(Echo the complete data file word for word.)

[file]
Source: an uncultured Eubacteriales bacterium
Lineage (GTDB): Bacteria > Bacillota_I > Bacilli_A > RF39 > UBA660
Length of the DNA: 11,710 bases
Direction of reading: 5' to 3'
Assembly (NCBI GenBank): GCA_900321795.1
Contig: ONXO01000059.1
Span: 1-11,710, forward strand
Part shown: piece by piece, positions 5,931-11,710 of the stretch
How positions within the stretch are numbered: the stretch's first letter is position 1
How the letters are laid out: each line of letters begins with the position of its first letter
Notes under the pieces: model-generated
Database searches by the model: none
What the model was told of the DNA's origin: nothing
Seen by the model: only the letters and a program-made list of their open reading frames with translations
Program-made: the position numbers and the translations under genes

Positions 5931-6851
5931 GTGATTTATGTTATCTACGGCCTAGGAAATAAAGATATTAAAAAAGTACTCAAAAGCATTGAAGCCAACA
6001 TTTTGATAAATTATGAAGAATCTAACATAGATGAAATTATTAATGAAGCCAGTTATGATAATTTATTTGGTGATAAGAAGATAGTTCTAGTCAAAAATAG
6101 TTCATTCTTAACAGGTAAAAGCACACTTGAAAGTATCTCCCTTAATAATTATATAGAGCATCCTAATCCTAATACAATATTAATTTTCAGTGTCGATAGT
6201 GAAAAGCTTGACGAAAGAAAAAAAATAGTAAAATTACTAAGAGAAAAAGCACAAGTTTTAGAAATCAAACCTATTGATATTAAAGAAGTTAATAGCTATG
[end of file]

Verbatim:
Source: an uncultured Eubacteriales bacterium
Lineage (GTDB): Bacteria > Bacillota_I > Bacilli_A > RF39 > UBA660
Length of the DNA: 11,710 bases
Direction of reading: 5' to 3'
Assembly (NCBI GenBank): GCA_900321795.1
Contig: ONXO01000059.1
Span: 1-11,710, forward strand
Part shown: piece by piece, positions 5,931-11,710 of the stretch
How positions within the stretch are numbered: the stretch's first letter is position 1
How the letters are laid out: each line of letters begins with the position of its first letter
Notes under the pieces: model-generated
Database searches by the model: none
What the model was told of the DNA's origin: nothing
Seen by the model: only the letters and a program-made list of their open reading frames with translations
Program-made: the position numbers and the translations under genes

Positions 5931-6851
5931 GTGATTTATGTTATCTACGGCCTAGGAAATAAAGATATTAAAAAAGTACTCAAAAGCATTGAAGCCAACA
6001 TTTTGATAAATTATGAAGAATCTAACATAGATGAAATTATTAATGAAGCCAGTTATGATAATTTATTTGGTGATAAGAAGATAGTTCTAGTCAAAAATAG
6101 TTCATTCTTAACAGGTAAAAGCACACTTGAAAGTATCTCCCTTAATAATTATATAGAGCATCCTAATCCTAATACAATATTAATTTTCAGTGTCGATAGT
6201 GAAAAGCTTGACGAAAGAAAAAAAATAGTAAAATTACTAAGAGAAAAAGCACAAGTTTTAGAAATCAAACCTATTGATATTAAAGAAGTTAATAGCTATG